Vista Para Todos: Campaña Contra la Ceguera
[Sight for All: Campaign Against Blindness]
The goal of the Vista Para Todos project is to develop a vision screening kit for elementary school teachers in the developing world. The intent is (a) to educate teachers about visual impairments; (b) facilitate the identification of children dealing with or at-risk of developing an impairment; (c) streamline the referral process of at-risk children to qualified healthcare professionals for clinical treatment.
In the spring of 2015, I received funding from the Institute for Scholarship in the Liberal Arts (ISLA) at the University of Notre Dame to evaluate the efficacy of the screening kit prototype. The funds allowed for the production of several kits and covered the cost of travel to and from Jinotega, Nicaragua, a city of nearly 80,000 in the northern mountainous region of the country.
While in Jinotega, I partnered with Mision Para Cristo, a humanitarian aid organization serving the city and surrounding communities for the past 20 years. The organization granted me access to several schools in the region in order to facilitate the evaluation process and gather feedback. By leveraging these long-standing relationships, I was able to share the screening kits with teachers and administrators at seven different schools representing a wide array of socioeconomic conditions. As a result, the trip offered a number of valuable insights that have prompted further research and influenced the continued development of the project.
Distance acuity cards were designed to screen children at a distance of exactly 10 feet. The Screening kit includes the following: screening cards for two of the most common visual impairments in children ages 6-10 years old, quick instructions to be used as reminders for the teachers administering the screenings, practice cards to familiarize children with the specific symbols used in each screening, a notepad for keeping track of results, and much more.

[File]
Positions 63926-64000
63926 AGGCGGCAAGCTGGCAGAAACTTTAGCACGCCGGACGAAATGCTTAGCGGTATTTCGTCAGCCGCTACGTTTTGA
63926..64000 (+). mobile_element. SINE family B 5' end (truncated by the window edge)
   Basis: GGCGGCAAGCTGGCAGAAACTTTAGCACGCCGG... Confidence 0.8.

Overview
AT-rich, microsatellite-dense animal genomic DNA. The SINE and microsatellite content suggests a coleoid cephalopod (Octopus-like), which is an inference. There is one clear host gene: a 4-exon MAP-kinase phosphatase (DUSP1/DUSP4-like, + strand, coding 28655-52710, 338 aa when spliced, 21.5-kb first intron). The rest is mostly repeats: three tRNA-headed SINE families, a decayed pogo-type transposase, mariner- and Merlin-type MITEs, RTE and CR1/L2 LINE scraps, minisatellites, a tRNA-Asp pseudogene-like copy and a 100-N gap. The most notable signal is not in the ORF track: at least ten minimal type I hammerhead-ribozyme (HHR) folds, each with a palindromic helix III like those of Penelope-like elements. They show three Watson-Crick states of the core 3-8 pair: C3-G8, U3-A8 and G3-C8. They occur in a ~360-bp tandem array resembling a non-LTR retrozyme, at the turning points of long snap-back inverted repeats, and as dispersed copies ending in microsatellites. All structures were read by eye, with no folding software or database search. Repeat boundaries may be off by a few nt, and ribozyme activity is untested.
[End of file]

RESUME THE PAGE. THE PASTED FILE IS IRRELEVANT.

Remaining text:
(1) Child is introduced to the vision screening kit with a quick overview of all its components. (2) The vision screening begins by familiarizing the child with all the symbols on the near acuity practice card. (3) The measuring cord is used to determine the correct distance required for the near acuity screening and then again for distance acuity. (4) Child is introduced to the tumbling E symbol using practice card and the procedure for the distance acuity screening is reviewed. (5) A volunteer (off-camera) stands nearby to make sure that child uses the occluder correctly and doesn’t try to peek. (6) Child identifies as many characters as possible while responses are verified with speed grading chart.
Observations and feedback during the immersion process inspired several changes to the design of the distance and near acuity screening cards. The primary motivation for the change came after the realization that the accuracy and effectiveness of the screenings would be greatly compromised if teachers decided to hold the cards instead of adhering them to an unmovable object such as a wall or table.
Early iterations of the screening kits included a poster prototype (above) designed to help identify possible color vision deficiency in students. The posters were intended as both a promotional item and practical means of identifying an impairment. As the project progressed, a bilingual children's picture book (below) was developed to supplement the vision screening kits beyond the classroom. Both projects are still under development.